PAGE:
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Testimony of:

Gerald Roy
Deputy Inspector General for Investigations
Office of Inspector General
U.S. Department of Health & Human Services

Good morning Chairman Dorgan, Vice Chairman Barrasso, and other

distinguished Members of the Committee. I am Gerald Roy, Deputy
Inspector General for Investigations at the U.S. Department of Health &
Human Services’ (HHS) Office of Inspector General (OIG). I appreciate the
opportunity to testify about OIG work relating to the Indian Health Service
(IHS). I have the privilege of having with me today OIG Special Agent Curt
Muller who has served in the Aberdeen area since 2000 and is familiar with
many of the issues I expect will be raised at this hearing.

OIG is an independent, nonpartisan agency committed to protecting the

integrity of more than 300 programs administered by HHS. We are the
Nation’s premiere health care fraud law enforcement agency, providing
oversight to all agencies and programs of our vast Department.

OIG consists of five components: our offices of Audit Services, Evaluation

and Inspections, Counsel to the Inspector General, Management and Policy,
and Investigations, which I oversee. OIG has a significant body of work on
IHS issues, which I am happy to submit for the record, but my testimony
today is focused solely on the work of the Office of Investigations.

The Office of Investigations employs nearly 400 highly skilled special

agents trained to conduct investigations of fraud and abuse related to HHS
programs and operations. Our special agents utilize state of the art
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technologies and effectuate a wide range of law enforcement actions
including service of subpoenas and the execution of search and arrest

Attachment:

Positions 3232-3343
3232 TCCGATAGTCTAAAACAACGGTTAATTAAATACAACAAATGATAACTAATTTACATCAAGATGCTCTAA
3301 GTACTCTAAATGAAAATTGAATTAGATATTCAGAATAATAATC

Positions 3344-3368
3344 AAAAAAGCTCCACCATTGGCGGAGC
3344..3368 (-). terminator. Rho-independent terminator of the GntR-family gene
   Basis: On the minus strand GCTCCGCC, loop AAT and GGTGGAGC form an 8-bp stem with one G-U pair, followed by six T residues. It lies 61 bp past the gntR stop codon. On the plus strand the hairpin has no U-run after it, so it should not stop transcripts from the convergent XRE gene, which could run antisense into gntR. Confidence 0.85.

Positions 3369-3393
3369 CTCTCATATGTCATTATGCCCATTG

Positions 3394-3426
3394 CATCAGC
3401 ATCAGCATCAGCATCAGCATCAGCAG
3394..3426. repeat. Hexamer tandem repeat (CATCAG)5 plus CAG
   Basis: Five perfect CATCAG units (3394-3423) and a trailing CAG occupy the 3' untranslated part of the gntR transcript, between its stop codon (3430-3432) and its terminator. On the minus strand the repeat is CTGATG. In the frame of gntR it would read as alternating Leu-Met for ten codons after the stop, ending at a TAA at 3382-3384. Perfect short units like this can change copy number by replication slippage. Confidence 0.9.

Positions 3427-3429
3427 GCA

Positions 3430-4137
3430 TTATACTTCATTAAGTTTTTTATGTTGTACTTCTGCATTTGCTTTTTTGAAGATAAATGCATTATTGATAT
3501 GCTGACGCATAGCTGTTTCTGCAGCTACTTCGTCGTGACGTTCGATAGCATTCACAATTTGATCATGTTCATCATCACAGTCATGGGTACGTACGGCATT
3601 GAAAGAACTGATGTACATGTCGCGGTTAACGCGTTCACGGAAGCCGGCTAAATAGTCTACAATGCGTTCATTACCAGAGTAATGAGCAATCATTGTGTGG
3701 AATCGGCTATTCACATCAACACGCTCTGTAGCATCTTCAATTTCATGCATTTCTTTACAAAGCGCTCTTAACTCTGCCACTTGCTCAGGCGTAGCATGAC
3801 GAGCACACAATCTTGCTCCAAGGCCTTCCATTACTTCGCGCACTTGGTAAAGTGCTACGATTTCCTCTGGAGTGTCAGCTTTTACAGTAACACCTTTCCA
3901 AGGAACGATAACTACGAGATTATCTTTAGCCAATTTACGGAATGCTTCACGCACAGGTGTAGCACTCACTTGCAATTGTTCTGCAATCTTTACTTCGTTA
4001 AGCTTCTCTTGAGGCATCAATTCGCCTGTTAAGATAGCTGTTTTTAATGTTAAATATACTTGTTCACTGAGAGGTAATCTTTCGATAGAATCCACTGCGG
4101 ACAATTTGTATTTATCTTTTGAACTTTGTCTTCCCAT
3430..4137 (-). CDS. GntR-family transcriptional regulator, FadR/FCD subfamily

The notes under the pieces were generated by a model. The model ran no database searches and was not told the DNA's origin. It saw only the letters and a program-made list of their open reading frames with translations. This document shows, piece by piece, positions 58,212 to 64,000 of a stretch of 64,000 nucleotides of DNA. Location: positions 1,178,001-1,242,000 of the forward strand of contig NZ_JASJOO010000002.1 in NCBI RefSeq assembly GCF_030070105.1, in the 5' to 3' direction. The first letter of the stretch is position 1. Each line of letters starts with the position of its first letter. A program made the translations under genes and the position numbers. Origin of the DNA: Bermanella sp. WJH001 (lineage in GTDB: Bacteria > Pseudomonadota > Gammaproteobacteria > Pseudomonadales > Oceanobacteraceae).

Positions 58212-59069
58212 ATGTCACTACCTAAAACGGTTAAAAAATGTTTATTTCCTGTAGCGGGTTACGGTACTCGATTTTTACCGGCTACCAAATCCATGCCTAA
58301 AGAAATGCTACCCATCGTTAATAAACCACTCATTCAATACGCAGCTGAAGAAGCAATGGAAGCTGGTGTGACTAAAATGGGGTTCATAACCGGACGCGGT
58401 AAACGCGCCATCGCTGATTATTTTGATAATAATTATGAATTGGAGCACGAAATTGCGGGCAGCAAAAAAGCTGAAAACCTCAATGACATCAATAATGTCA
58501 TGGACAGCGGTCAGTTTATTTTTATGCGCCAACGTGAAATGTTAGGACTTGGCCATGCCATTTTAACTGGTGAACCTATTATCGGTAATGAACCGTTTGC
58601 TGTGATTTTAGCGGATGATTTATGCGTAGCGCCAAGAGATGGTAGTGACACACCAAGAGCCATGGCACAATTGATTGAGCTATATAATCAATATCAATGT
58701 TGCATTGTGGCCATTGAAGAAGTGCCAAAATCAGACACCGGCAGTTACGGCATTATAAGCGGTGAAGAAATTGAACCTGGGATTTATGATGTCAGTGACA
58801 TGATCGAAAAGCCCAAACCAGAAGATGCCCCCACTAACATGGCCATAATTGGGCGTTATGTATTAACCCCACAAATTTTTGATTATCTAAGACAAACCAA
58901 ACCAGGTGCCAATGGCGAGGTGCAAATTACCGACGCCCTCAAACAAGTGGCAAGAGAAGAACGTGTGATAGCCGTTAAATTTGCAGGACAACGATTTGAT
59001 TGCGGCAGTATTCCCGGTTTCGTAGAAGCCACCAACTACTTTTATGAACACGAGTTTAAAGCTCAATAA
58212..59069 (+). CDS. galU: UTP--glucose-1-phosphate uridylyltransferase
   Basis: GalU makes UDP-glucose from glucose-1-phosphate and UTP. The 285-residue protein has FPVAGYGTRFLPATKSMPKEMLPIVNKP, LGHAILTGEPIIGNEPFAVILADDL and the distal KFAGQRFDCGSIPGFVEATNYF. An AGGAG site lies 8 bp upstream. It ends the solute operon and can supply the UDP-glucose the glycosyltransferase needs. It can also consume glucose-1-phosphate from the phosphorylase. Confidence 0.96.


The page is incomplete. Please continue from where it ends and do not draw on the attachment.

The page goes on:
Our constituents are the American people and we work hard to ensure their
money is not stolen or misspent. Thanks to the work of our dedicated
professionals, over the past fiscal year OIG has opened over 1,700
investigations and obtained over 570 criminal convictions. OIG
investigations also have resulted in over $3 billion in expected criminal and
civil recoveries.

Over the last 10 years, my office opened nearly 300 investigations related to,
or affecting IHS. Many of these cases also involved allegations of Medicare
or Medicaid fraud. In the course of these investigations, OIG has identified
three general areas of vulnerability that threaten IHS. These areas are: (1)
mismanagement, (2) employee misconduct, and (3) drug diversion.

I will now provide examples of investigative findings in each of these three


Our investigations have uncovered insufficient internal controls, lack of
documentation relating to employee misconduct, and prohibited personnel
practices, including hiring excluded individuals to provide items or services
to Federal program beneficiaries. OIG protects beneficiaries and the
integrity of Federal health care programs, including IHS, by excluding
individuals for fraud and abuse violations, such as drug diversion and patient

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abuse. IHS must be vigilant in ensuring that it does not hire excluded
individuals. Otherwise, vulnerable patient populations may be put at risk,
and Federal health care program funds could inappropriately pay for the
salaries and services of excluded individuals.

In 2008, the Aberdeen Area personnel office identified two employees who